Colin talks about this weekend’s Pride and Glory and the final Heath Ledger movie The Imaginarium of Dr Parnassus.
Pride and Glory are not two words you would have associated with Colin Farrell a couple of years ago. The world watched as our local boy went off the rails and lost himself in a battle with drink and drugs.
Now he is two years clean and insisting he is a changed man – and back to his former glory days. Colin talks honestly about how he still has an ongoing struggle through thedark days – and even though his relationship with drink and drugs almost killed him he still keeps his vices at arms reach. He’s also keen to chat about his battles on-screen. In his new action-filled movie Pride and Glory Colin plays Jimmy Egan, acorrupt New York cop who is suspected of being part of a plot that left four policemen dead. And his next role sees Colin, 32, filling Heath Ledger’s role in The Imaginarium of Dr Parnassus.
After Heath’s sudden death earlier this year, Colin agreed to take on thep art of Tony alongside his pals Jude Law and Johnny Depp. And now the world is waiting with bated breath to see how the sweet-talking heart throb and his two Hollywood pals take on such a risky role.
Here he talks about his admiration for his son, why he is wary of video cameras and how he got up close and personal with the NYPD . . .
Q: What is the story behind Pride and Glory?
CF: “A multiple murder has taken place on both sides of the law. Four officers have fallen in a raid that’s gone horribly wrong. There is basically a massacre at the start of the film. There’s an investigation and we find out that a few of the cops are dirty. It tears a family apart – all that kind of thing. By the end there is so much going on for each character, there is so much to lose for everybody and there are absolute consequences for everything that you see in the film. For every action that is taken there is a definite reaction. It is by and large because of the events that take place in the film and the consequences are very painful.”
Q: Can you tell us a bit about your character in Pride and Glory?
CF: “I play a New York cop, a police department cop called Jimmy Egan who is
very conflicting. In one sense he is a decent father and a good husband and in another sense he is corrupt. About as corrupt as they get, a vicious character really.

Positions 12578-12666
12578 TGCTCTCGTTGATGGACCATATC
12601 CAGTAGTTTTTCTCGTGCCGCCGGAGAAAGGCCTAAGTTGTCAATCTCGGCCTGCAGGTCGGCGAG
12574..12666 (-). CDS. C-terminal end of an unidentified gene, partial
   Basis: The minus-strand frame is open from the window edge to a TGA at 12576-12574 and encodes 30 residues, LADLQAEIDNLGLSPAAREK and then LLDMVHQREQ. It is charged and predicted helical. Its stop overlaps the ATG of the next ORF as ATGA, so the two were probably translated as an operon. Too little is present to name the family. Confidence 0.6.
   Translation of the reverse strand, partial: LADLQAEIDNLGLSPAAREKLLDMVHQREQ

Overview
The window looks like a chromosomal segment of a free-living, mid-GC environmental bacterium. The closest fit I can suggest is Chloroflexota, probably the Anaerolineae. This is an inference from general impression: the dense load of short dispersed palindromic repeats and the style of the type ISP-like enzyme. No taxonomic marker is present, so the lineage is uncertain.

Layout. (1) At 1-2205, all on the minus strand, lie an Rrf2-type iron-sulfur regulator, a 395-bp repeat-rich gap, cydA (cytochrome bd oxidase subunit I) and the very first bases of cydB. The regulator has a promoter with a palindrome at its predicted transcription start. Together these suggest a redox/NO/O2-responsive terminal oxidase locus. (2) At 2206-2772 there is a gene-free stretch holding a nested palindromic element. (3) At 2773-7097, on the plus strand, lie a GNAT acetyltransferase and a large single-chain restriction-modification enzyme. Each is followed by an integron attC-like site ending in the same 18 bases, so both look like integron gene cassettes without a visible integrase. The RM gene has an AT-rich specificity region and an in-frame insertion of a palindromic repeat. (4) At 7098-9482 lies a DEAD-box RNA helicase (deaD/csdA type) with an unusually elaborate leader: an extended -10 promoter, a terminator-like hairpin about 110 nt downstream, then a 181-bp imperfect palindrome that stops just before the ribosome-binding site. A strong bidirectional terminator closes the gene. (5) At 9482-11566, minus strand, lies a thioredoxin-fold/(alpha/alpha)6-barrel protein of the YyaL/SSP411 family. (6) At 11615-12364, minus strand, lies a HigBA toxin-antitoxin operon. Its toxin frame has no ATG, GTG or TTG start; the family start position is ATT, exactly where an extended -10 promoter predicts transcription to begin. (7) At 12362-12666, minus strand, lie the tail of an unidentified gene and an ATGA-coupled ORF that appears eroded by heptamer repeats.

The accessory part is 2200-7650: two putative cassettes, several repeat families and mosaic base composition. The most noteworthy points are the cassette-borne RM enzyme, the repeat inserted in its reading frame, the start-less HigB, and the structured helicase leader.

Q: Is your character Jimmy a good cop or a bad cop?
CF: “The actions and deeds that he commits in the film are indicative of what would be perceived to be a bad man. But behind those actions and everything he does there is a reason.”
Q: Was the iron scene difficult to shoot?
CF: “It wasn’t particularly nice, yeah. It was one of those days you’re glad you don’t take your work home with you. It wasn’t nice but the environment was very safe and we got through it. But it is an incredibly violent film and my character Jimmy is an incredibly violent man. He acts without compunction. He is supposed to represent the idea of lawfulness and is quite the opposite.”
Q: Is the film all action for the whole two hours?
CF: “There is not a wasted moment in the film. Nothing is superfluous to the story that is trying to be told – even moments that you think don’t mean anything – there is a reason why they are there.
Q: There are a lot of scenes where it is just you and another guy. When you have got a guy up against a fence and you two are practically rubbing noses is that almost as intimate as a sex scene?
CF: “Does it become erotic? Does it transcend the world of violence? Does it become about male love? I hope it doesn’t come across that way. No. But I suppose you get fairly intimate when you work that closely with someone. But it is not sexy to do it. You’re in there and you can tell what the other person had for breakfast and you are spitting in each others faces – it gets fairly aggressive. Within the acknowledgement that it’s an environment of work and that you’re actually on exactly the same team even though you are representing two different sides of the same coin. Yeah, it was fairly intense to shoot that. Sure.”